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04-08-2007, 06:35 PM   #1
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Cheapish lens for photographing birds?

I'm spending this summer (as well as the next three) studying grassland birds in Iowa and Missouri, as part of my graduate research. I have a feeling I won't be able to leave my camera at home , so I'm wondering if anyone has recommendations for a good cheapish (<$100) telephoto lens for taking pictures of small grassland birds. I'll probably be primarily shooting film, so is a 135 long enough? 200? 300? Compact is also good...an impossibility? I'll also have my Spotmatic with me, so screw mount is ok too.

04-08-2007, 07:03 PM   #2
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How close are these birds going to be? Under what kind of conditions? You may very well want to look into a 300-500mm mirror lens if you need to get up close to small, far away birds in bright daylight...
04-08-2007, 07:14 PM   #3
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Haha Cameta has plenty of refractive and mirror Phoenix 500mm f8 lenses for $99US and a little more if you want one with a teleconvertor.

I think the refractive 500mm is a bit long but you can wear it on your back like Robin Hood had a quiver of arrows haha.

Oh btw, you should check out the Zenit Fotosniper kits haha its like $150US to $200US + ~90US shipped.
04-08-2007, 07:43 PM   #4
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finn,
try a vivitar 400 f5.6.
they are fairly cheap and are not the worse lens on the market.
the tamron 500mm f8 mirror is also a good lens to put on your list.
i thaink someone is selling the vivitar in the forsale forum. request some shoots wide open, no PP, from them

04-08-2007, 08:18 PM   #5
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QuoteOriginally posted by Finn Quote
I'm spending this summer (as well as the next three) studying grassland birds in Iowa and Missouri, as part of my graduate research. I have a feeling I won't be able to leave my camera at home , so I'm wondering if anyone has recommendations for a good cheapish (<$100) telephoto lens for taking pictures of small grassland birds. I'll probably be primarily shooting film, so is a 135 long enough? 200? 300? Compact is also good...an impossibility? I'll also have my Spotmatic with me, so screw mount is ok too.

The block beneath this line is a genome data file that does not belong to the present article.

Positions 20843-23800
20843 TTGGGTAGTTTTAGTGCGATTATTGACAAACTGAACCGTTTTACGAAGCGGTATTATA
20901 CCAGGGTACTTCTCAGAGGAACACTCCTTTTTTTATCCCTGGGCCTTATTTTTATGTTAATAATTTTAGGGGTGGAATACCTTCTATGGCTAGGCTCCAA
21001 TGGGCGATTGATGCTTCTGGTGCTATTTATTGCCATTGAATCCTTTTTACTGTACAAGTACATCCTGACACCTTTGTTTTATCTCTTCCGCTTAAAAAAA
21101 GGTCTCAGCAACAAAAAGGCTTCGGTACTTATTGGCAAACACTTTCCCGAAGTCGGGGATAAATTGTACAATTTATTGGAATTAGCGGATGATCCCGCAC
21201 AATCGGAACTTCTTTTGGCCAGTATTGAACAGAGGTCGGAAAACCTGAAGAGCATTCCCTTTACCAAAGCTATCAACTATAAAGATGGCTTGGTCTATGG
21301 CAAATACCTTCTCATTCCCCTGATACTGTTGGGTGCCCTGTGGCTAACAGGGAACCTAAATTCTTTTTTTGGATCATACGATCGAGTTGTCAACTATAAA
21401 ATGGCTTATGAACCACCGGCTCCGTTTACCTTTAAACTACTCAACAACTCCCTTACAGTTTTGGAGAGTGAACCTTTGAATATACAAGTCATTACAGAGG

Hi Finn

I have an SMC M 135 and unless you can get close to the birds, it wouldn't cut it.
I would look for something that is 200 and up. the biggest problem you face in that range is the price.

good luck

randy
04-09-2007, 04:25 AM   #6
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hi finn,
Like roy said there is good vivitars, and not good vivitars,
I got a 400mm 5.6 tx mount 8 element IF vivitar recently and it's really pretty good, manual focus a quarter turn from 12 ft. to inf. and not much bigger than my 300 5.6 t4 mount which is not a good lens. There is no tripod collar but it is not too heavy for hanging off the front, I think it's hard to find though.
tom
04-09-2007, 05:31 AM   #7
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Hi Finn.

Ideally birding is all about getting the shot to start with.

An amateur friend of mine in Taiwan who spent all his savings on birding used to give me this advice.

400mm is the minimum focal length for birding; in fact, it is often not enough reach for birds that are timid with human race. (This is often considered a lens for atheletic track and field sports photography)

500mm is probably the preferred focal length by a lot of birders but most people would get a teleconverter to use with this lens.

600mm - of course if I could ever own one.

When you spend money in lenses for birding, the most important thing is the quality. I made an error in buying these "economical" lenses during my canon days. In the end, I ended up buying 400mm f5.6 L which is too dark to use due to my inexperiences... I always dreamed of having 500mm f4L IS or 600 f4L IS... Nonetheless, unsharp images with birding are common place. That is provided if there was even an opportunity to spot beautiful rare birds.

Tokina 400 5.6 seems to be a great performer. (I never had the chance to come across on line)
04-09-2007, 06:25 AM   #8
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I owned the Tokina 400mm f5.6 SD and it was surprisingly good for the price of the lens. See my birds gallery on pbase, most of the shots there were taken with this lens.